How should I practice is a common question that comes up while teaching performance and public speaking classes, when directing and performing in productions, and when coaching and competing for forensics squads. This essay provides a rationale for fusing Honeycutt’s imagined interactions theory (2003) with performance rehearsal processes, employing research guiding retroactive and proactive imagined interactions as a template to frame rehearsals that have the purpose of future actor ó spectator engagement. I use my experiences applying imagined interactions to an ensemble performance rehearsal and during a solo performance rehearsal to show the usefulness, limitations, and potentials of this methodological hybridization.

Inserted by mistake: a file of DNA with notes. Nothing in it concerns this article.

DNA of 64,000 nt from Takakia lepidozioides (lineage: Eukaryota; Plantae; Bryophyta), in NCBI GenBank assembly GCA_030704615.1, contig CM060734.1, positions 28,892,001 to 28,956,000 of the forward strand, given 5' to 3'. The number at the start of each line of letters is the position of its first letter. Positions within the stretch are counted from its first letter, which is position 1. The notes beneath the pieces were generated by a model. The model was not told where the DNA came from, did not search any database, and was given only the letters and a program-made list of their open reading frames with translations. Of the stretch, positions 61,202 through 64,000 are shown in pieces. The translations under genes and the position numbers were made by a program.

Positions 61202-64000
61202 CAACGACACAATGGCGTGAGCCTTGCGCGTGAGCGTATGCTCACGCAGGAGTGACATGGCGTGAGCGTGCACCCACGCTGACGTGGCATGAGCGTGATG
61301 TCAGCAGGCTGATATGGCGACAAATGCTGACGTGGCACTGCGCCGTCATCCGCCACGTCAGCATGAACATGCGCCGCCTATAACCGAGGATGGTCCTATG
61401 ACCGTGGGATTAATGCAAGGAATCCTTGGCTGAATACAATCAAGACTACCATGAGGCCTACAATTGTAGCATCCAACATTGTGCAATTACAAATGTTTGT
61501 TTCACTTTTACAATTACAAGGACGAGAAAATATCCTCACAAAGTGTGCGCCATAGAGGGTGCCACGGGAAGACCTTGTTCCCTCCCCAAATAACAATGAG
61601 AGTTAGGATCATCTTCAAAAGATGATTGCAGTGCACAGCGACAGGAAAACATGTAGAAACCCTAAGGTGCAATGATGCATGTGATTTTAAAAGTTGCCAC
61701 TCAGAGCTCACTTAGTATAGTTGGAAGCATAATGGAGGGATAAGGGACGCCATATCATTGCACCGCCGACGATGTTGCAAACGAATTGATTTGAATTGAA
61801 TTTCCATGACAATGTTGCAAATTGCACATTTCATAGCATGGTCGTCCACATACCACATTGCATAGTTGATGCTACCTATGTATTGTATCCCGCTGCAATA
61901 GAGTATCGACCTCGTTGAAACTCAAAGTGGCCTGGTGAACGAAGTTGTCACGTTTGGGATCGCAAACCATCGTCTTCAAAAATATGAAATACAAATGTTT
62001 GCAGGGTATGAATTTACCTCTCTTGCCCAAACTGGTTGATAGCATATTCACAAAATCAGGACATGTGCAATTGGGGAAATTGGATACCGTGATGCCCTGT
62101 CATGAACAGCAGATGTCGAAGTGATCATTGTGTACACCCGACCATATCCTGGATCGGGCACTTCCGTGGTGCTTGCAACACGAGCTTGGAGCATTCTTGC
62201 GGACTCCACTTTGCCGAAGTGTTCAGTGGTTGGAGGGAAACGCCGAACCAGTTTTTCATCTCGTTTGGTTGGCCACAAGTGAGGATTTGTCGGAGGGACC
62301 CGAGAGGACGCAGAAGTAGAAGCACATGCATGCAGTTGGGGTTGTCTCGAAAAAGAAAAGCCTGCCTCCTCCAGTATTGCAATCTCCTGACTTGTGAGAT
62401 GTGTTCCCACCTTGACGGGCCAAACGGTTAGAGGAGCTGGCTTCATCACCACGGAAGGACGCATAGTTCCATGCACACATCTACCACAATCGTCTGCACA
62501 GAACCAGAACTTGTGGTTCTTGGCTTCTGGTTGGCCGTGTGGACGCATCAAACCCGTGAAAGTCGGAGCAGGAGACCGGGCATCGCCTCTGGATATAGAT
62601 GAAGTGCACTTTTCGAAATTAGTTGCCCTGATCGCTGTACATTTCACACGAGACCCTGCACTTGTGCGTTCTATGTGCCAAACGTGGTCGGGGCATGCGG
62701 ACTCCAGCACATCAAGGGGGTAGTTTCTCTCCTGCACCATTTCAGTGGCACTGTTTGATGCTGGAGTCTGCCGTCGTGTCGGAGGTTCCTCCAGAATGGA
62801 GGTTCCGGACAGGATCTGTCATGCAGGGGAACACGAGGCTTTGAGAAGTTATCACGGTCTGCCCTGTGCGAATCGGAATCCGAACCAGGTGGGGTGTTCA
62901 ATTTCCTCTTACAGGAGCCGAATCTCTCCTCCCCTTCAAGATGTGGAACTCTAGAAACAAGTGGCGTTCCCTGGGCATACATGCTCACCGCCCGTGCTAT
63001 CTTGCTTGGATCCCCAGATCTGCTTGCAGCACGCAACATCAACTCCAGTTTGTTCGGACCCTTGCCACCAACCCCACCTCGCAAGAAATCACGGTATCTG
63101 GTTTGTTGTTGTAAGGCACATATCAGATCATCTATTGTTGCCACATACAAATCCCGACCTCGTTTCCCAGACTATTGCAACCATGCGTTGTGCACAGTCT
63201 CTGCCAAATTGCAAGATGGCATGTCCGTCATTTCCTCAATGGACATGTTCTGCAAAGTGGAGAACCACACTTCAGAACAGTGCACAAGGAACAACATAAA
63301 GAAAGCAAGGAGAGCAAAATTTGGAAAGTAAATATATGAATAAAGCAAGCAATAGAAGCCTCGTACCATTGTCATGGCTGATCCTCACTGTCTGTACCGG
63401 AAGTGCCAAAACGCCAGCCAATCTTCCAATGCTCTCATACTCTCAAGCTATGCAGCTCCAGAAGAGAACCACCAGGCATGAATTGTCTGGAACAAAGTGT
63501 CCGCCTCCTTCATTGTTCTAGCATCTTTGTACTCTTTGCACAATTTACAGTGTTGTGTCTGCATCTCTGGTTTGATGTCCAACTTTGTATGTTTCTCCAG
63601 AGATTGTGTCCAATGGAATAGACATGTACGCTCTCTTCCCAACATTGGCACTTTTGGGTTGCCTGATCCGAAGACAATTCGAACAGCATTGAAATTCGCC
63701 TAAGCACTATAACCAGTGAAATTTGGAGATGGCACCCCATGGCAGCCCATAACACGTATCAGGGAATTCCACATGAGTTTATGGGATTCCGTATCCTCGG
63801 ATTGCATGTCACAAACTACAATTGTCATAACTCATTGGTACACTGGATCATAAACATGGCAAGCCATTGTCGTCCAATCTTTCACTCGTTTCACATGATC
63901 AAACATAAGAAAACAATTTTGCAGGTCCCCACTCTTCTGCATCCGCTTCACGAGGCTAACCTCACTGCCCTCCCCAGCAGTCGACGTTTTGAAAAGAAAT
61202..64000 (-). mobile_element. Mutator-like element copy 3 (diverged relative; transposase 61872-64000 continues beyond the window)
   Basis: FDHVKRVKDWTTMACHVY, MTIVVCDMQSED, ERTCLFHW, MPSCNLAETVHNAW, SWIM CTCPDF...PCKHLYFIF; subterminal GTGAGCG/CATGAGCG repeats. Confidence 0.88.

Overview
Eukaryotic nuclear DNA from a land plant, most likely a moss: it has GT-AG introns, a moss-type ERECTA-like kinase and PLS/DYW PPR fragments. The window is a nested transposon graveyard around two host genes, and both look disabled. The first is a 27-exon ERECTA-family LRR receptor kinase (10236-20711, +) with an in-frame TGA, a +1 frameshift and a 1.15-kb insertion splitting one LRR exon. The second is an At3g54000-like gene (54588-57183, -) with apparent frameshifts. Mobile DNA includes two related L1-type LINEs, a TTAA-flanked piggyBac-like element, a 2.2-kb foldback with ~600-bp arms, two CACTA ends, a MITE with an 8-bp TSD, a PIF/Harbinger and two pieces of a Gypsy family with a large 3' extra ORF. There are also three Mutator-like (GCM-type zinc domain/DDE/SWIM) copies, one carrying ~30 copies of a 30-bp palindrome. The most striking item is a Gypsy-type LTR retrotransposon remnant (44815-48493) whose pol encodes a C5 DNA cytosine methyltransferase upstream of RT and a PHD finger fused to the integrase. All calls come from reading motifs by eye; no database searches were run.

Author Biography

An early version of this manuscript was presented on a competitive paper panel of the Performance Studies Division at the 2019 meeting of the National Communication Association in Baltimore, MD. Correspondence concerning this manuscript should be addressed to first author Joshua Hamzehee, Communication Studies Department, Santa Rosa Junior College, Garcia Hall #123, Santa Rosa, CA 95407. E-mail: joshuahamzehee@gmail.com.



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